#052: Roundtable – The Working Musician

News, calls, emails, tips and tricks!

The Podcasters revisit last week’s episode with Greg Poree,  share some more Twitter tips, and investigate the art of playing other people’s music for a living.  This and much more on your beloved DIY Musician podcast.

The Seth Godin interview that Kevin mentions can be found by clicking here!

Want to check out Matthew Ebel’s subscription side to his artist website? Just click here to sign up and enter in promo code cdbaby50. The subscriber side of his website can be accessed at http://matthewebel.net

  • If I recall there was some talk of people being afraid of jumping into being a working musician because they’re afraid of getting stuck being a working musician. Well, it’s absolutely true. I know plenty of musicians who want to do creative projects but don’t have the time anymore because of becoming a busy working musician which usually involves playing in cover bands or doing cheesy corporate gigs to pay the bills. I avoided that road at all costs for two major reason. First and foremost, I don’t want to lose a night to playing covers instead of being able to play my own gig that night. Secondly, filling my time playing music but not being fulfilled by it is a waste. Money or not, I’m not a part of anything that I don’t believe in. Most working musicians don’t have the luxury of picking only the gigs that they believe in. A tangent on that thought is that the further down that path you go, the more desensitized you become to the whole scene. I was fortunate enough to become a successful technician (pianos and guitars) and am able to set aside time dedicated for my own music projects . My professional life never gets in the way or diverts my attention from what my goals are.
    (Sorry for rant but I’ve seen really creative musicians disappear from the scene because they fill their nights with only paying gigs so that they can afford to live.)

  • Hello from Spain,

    I would like to share a thought with you, maybe it would be cool to discuss it in the show.

    I’m a working jazz musician, mainly in the local jazz scene in Madrid. Most of the guys around me are actively involved in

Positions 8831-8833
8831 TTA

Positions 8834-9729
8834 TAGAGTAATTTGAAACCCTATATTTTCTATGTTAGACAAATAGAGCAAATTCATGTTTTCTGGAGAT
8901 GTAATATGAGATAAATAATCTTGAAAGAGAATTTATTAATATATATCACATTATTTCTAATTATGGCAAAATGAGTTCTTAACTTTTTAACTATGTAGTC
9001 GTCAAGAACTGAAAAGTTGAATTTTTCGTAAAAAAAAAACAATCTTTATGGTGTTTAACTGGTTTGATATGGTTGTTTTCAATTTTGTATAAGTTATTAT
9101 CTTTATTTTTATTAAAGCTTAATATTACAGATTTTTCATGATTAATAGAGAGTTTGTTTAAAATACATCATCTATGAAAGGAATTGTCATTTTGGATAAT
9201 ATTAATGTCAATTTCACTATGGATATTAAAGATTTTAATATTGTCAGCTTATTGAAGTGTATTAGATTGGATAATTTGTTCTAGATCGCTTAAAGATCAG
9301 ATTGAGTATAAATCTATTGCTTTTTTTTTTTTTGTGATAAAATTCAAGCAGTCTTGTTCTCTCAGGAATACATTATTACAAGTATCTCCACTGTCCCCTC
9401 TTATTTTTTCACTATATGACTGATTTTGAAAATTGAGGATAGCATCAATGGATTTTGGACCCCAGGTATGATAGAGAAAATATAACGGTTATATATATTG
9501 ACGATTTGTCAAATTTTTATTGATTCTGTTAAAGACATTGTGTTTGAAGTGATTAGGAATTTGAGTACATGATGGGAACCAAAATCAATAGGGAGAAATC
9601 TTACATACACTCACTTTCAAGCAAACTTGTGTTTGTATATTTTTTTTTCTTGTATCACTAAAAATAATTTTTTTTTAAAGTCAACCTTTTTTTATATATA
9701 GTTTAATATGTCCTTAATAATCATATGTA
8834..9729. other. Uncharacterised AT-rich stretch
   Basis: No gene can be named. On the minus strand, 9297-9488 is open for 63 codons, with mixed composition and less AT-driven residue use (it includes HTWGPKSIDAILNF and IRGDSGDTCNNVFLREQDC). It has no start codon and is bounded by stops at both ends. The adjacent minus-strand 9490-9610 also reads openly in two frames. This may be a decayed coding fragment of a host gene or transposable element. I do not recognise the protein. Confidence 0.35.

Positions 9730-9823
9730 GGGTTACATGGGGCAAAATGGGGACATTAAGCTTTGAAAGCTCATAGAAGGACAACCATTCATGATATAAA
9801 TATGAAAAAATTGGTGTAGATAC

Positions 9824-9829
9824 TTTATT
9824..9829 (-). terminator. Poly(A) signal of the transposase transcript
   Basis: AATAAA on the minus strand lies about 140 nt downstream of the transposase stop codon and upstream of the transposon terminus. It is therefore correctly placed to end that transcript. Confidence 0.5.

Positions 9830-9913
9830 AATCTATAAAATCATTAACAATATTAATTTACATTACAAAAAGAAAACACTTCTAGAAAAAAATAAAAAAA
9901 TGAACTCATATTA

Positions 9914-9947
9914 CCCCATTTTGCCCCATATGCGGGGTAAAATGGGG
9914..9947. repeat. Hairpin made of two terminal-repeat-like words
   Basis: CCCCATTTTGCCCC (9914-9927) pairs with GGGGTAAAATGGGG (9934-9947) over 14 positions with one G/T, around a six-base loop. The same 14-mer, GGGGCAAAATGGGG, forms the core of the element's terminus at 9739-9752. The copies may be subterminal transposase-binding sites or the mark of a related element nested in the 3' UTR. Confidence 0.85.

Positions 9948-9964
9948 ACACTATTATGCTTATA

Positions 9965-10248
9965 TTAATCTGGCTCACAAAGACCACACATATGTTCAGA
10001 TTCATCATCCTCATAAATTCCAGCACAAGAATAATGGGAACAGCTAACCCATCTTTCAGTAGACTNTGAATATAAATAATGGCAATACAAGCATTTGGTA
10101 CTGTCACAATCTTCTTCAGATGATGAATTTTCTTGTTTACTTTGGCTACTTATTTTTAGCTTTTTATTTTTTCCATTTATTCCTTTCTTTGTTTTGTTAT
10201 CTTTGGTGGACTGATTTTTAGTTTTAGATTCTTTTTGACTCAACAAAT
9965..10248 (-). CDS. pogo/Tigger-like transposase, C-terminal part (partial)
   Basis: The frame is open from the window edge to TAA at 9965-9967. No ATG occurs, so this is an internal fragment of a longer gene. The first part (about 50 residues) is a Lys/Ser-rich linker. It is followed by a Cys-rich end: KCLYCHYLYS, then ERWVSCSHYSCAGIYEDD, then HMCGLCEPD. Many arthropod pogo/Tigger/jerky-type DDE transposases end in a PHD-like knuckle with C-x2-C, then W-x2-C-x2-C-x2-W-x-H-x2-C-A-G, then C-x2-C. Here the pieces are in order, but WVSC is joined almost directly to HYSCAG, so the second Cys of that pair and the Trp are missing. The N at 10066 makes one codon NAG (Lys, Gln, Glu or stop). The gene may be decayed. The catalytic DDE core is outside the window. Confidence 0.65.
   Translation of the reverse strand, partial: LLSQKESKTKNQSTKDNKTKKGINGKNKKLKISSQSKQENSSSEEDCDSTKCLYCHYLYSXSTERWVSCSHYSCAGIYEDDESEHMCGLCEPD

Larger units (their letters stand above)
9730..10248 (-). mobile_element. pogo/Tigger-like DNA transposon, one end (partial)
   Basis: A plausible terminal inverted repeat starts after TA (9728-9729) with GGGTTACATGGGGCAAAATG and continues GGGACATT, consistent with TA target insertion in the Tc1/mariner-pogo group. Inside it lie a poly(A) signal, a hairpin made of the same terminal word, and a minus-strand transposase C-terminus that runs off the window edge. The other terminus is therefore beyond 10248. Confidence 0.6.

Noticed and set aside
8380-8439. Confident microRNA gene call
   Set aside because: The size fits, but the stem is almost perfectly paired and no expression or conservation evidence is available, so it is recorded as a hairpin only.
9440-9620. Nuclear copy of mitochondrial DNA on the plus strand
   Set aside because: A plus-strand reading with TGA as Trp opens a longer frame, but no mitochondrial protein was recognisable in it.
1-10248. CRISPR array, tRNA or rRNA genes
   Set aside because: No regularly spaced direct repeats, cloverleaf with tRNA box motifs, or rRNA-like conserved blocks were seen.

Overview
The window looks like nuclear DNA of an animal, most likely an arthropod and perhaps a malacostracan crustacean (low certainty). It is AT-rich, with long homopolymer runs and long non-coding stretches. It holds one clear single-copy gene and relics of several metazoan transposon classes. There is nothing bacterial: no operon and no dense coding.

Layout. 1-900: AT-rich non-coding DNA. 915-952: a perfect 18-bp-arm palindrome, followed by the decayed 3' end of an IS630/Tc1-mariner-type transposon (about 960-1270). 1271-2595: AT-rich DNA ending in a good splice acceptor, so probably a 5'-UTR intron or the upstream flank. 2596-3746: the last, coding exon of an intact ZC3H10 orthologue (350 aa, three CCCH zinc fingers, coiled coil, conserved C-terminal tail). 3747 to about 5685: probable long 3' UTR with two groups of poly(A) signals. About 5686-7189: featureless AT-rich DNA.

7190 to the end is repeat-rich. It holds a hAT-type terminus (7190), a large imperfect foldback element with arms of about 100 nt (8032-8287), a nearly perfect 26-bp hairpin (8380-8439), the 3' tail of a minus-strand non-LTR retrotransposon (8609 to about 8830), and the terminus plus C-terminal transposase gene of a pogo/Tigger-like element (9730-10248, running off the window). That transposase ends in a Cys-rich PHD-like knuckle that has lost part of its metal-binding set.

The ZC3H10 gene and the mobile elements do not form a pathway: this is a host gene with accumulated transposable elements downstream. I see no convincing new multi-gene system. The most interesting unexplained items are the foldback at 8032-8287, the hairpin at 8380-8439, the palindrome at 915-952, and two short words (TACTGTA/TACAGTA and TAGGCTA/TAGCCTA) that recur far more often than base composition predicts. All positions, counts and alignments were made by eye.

great original jazz projects and we play in festivals and clubs. We do this for really really disappointing salaries. Therefor nearly no-one of
    us rejects entertainment music jobs at weddings or private parties. However, no-one publicly recognizes that fact. None of my colleagues
    seems smart enough to have a party music web site with a phone number (me neither yet). I guess that’s partly because of the fear to harm our
    reputation as serious artists. I would like to hear about opinions on that: advertising dinner/cocktail/party music jobs vs. working solely on
    a the artist portfolio (and as a consequence do less party jobs, incognito)

    Igor (myspace.com/igorprochazka)

  • This is a conflict of terms. One is either a working musician, meaning, gainfully employed at something other than music and continuing to pursue music.

    Or, working AS a musician, meaning, earns his/her living as a musician.

    The vast majority fall into the first group, not the second.

    If your goal is to do nothing but music as a career then you have to make the choice to starve when gigs are sparse and save when they are plentiful. There is no other way to truly do it. You must check your pride at the door and perform every time because that gig is your paycheck.

    Put another way, with the exception of signed acts making huge incomes, there is no such thing as being a serious “artist” when you are working AS a musician. Your existance depends on forgetting all about what you want and delivering what the club, corporation, wedding or party hiring you to play wants.

    Choose. Work for a living and keep your artistic integrity intact or, work As a musician and toss it out the window for a buck.

  • Thanks for pointing out that linguistic nuance, Robert Lee King. I agree on these contrasting concepts. But why not do both anyway? You don’t need to work in a bank or phone company in order to make cool music in your spare time. You can earn your bucks playing at weddings and funerals but still maintain your scarcely paid artistic projects. Just remember that these are two different things, that’s it. One minor challenge is to advertise both things in a convincing matter.

  • I interviewed Matthew about the nuts and bolts of how he is doing his membership site on my Podcast at http://musicianscooler.com/2009/05/04/his-membership-site-is-paying-the-rent/